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Radio-Row-World-Trade-Center-NYC-2Radio Row. Image via Ham Gallery.

Before the internet and before television, there was radio broadcasting. The advent of radio at the turn of the 20th century had major repercussions on the reporting of wars along with its impact on popular culture, so it’s not surprising that a business district emerged surrounding the sale and repair of radios in New York City. From 1921 to 1966, a roughly 13-block stretch going north-south from Barclay Street to Liberty Street, and east-west from Church Street to West Street, was a thriving small business stronghold known as Radio Row.


Hunts Point Landing-The Bronx-Greenway-NYCHunts Point Landing, image via Urban Engineers

Far from the hordes of people that crowd New York’s more popular beaches are a host of lesser known parks offering waterfront access and panoramic views. The city published a map of all of New York’s public waterfront space, but we’ve picked out some of the most interesting from each of the five boroughs. Check them out before the summer weather disappears for good.


Tomorrow, September 5th marks what would have been the 104th Birthday of the original Pennsylvania Station by designed by architects McKim, Mead & White. For the occasion, we’ve rounded up some of our favorite vintage photographs of the train station, ranging from the architecture to the fashionable commuters to the sad demolition which sparked the creation of a landmarks commission. While we lament the loss of the stately station, its demise has assured the survival of many other wonderful buildings in New York City, including Grand Central Terminal. With the recent news that Penn Station will get an upgrade of tenants, which is a step forward, we’re still hoping for a transformation into a world-class train station.


Baxter-5Pointz Graffiti Cat-Queens-NYC-Rachel Fawn AlbanPhoto of Baxter the 5Pointz Graffiti Cat by Rachel Fawn Alban

New York’s bohemian culture has always copped its fashion cues from the ample amount of thrift stores this city has to offer. But as time has gone on and rents dramatically increased, many thrift stores have transformed into “vintage shops,” where items of used clothing are handpicked and sold for high fashion prices. We love them too, as evidenced by our list of 25 Favorite Vintage Stores in NYC, but here is our list of New York City’s great “legitimate” thrift stores which will help you stay ahead of the curve and look good for way less. Happy shopping!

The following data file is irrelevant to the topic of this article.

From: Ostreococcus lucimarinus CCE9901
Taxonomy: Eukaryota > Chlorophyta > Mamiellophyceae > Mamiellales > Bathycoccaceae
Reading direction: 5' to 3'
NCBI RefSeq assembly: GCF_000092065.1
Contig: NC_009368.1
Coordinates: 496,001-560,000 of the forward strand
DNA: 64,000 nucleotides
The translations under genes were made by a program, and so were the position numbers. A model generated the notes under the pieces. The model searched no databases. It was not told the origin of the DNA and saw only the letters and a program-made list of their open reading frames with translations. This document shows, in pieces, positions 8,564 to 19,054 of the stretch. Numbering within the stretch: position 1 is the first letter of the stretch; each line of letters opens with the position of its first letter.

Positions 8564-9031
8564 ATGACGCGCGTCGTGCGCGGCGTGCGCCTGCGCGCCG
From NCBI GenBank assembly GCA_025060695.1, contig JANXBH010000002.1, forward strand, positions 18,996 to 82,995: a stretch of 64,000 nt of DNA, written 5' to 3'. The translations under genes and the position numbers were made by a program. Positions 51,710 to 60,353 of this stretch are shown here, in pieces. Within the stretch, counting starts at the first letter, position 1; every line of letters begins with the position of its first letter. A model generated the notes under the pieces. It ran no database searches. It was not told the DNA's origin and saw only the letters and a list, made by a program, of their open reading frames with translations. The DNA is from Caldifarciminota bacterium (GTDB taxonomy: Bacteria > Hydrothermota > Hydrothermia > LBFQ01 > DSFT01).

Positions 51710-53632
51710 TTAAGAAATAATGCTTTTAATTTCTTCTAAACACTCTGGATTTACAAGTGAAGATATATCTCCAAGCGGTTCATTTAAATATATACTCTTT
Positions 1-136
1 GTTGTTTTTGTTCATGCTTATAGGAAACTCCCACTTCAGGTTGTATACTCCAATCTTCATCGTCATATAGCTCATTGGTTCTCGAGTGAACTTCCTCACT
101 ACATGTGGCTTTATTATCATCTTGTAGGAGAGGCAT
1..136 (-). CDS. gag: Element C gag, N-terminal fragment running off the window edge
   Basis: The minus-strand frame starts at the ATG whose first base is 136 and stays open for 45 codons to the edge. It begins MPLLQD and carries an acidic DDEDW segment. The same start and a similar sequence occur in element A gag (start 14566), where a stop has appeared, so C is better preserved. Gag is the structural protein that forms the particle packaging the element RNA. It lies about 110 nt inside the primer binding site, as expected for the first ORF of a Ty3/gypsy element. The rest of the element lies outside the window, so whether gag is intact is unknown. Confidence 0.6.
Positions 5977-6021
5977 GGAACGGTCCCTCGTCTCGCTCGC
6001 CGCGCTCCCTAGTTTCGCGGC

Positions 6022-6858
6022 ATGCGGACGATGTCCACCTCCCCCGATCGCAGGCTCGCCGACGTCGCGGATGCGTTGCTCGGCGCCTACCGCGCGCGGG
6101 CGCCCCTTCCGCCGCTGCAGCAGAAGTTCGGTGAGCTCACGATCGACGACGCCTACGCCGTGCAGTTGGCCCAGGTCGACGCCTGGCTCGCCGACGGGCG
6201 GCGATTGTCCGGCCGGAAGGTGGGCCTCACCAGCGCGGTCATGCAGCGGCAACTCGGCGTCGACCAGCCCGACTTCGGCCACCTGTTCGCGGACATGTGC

1. Atlantis Attic

atlantis attic-williamsburg-brooklyn-thrift store-vintage-nycImage via Yelp

Located on 771 Metropolitan Avenue, this Greenpoint thrift shop has a great selection of nearly everything. Notable among its collection is a huge amount of army apparel, which includes coats, jackets, and button downs of all sorts. Besides, where else in Brooklyn could you find a leather jacket for $20?


Yesterday, we covered 10 buildings that refused to be demolished in the face of development. These spunky buildings (and the people who lived in or owned them, of course), make for some of the best New York City stories. Sometimes however, whole neighborhoods get lost in New York. Many have made way for some of New York City’s most famous neighborhoods, but today we’re highlighting some of the stories and people who once traversed the streets daily.

1. Radio Row, now World Trade Center

Radio-Row-World-Trade-Center-NYC-7Radio Row, which became the World Trade Center. Image via ArchRecord.